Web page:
On this dayDec 31, 1952

First Year in 70 Years Ended with No Reported U.S. Lynchings

On December 31, 1952, for the first time in seventy years, American press outlets reported that a full year had passed with no recorded incidents of lynching in the country. Defined then as non-judicial murders carried out by vigilante mobs, lynching was a frequent tool of racial terror wielded by white mobs to terrorize black Americans and to reinforce white supremacy.

Prior to 1881, reliable lynching statistics were not recorded. But the Chicago Tribune, the NAACP, and the Tuskegee Institute began keeping independent records of lynchings as early as 1882. As of 1952, these authorities reported that 3,431 African Americans had been lynched since 1882. More recently, EJI has documented more than 4,400 African American victims of racial terror lynching killed throughout the United States between 1877 and 1950.

Lynching in the United States was most common in the later decades of the nineteenth century and early decades of the twentieth century, during post-reconstruction efforts to reestablish a racial hierarchy that subordinated and oppressed black people. Before the lynching-free year of 1952, annual lynching statistics were exhibiting significant reductions. Between 1943 and 1951 there were twenty-one lynchings reported nationwide, compared to 597 between 1913 and 1922. After 1952, the number of lynching incidents recorded annually continued to be zero or very low and the tracking of lynchings officially ended in 1968.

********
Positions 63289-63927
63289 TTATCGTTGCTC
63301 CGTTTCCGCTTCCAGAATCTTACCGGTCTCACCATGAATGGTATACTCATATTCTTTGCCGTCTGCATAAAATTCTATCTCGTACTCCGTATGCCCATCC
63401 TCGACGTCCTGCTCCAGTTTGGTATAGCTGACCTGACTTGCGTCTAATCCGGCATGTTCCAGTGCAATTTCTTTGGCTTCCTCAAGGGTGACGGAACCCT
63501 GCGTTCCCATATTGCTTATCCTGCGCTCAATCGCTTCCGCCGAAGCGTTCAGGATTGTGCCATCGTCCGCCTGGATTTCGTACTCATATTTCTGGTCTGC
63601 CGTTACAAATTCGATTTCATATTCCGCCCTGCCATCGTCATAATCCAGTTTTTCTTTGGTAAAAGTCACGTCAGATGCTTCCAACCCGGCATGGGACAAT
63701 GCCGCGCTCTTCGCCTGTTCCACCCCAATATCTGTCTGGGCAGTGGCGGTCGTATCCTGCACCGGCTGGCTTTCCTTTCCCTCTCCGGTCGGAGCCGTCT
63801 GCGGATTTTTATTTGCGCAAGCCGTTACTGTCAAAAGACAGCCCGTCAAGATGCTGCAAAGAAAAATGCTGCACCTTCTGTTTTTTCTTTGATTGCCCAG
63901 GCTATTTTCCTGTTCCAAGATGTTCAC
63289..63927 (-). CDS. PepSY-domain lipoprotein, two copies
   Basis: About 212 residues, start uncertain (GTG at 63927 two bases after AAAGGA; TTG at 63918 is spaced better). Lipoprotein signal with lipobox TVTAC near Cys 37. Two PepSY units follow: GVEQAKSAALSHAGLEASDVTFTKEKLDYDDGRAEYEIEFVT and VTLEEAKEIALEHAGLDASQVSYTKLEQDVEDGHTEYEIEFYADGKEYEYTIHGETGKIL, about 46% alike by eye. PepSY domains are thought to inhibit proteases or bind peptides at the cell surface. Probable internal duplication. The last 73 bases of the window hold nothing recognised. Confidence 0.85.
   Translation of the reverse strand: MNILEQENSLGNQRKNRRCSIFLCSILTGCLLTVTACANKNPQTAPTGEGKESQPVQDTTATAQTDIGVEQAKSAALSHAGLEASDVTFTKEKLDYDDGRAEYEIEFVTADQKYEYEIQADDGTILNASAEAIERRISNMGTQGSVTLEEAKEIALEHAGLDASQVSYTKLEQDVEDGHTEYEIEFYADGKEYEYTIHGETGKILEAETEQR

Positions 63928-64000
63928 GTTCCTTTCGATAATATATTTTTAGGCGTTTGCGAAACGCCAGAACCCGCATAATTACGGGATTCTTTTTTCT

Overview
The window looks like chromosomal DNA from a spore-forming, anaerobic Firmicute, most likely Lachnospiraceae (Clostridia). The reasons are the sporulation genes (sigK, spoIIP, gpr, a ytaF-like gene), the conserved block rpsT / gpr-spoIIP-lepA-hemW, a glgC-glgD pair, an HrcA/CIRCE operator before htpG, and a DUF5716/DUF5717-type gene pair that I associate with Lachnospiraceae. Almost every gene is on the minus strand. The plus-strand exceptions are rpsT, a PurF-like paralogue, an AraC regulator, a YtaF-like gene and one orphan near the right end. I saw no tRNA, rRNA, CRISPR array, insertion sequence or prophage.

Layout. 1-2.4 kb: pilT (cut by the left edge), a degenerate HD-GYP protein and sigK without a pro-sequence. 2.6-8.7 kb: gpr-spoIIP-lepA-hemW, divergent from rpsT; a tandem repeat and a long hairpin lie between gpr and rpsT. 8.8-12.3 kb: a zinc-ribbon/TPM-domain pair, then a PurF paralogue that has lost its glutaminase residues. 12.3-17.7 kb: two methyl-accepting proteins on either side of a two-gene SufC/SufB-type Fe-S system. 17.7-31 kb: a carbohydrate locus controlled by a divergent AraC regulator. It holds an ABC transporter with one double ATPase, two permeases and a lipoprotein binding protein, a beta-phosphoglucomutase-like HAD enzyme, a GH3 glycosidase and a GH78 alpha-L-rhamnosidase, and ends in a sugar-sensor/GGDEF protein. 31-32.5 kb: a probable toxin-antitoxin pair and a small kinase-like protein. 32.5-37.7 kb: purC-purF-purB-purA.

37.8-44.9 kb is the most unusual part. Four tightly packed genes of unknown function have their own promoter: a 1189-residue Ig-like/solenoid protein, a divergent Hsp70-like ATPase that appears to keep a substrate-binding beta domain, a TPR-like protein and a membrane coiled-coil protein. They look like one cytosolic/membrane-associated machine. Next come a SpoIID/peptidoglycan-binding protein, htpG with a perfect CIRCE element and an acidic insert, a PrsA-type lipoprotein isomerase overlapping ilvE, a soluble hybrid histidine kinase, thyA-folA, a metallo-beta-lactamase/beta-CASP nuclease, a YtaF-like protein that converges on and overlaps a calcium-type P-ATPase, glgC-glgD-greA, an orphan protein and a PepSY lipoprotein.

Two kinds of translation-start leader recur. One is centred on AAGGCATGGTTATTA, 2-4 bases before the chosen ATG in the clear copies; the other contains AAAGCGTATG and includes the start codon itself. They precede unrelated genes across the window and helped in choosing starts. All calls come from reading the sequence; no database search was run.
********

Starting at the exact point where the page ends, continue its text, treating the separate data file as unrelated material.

Though the diminished frequency of lynching signaled by the 1952 report was encouraging, the Tuskegee Institute warned that “other patterns of violence” were emerging, such as the replacement of lynchings with racist use of the death penalty, and more covert acts of violence such as bombings, arson, and beatings. Similarly, a 1953 editorial in the Times Daily of Florence, Alabama, noted that, though the decline in lynching was good news, the proliferation of anti-civil rights bombings demonstrated the South’s continued need for “education in human relations.”

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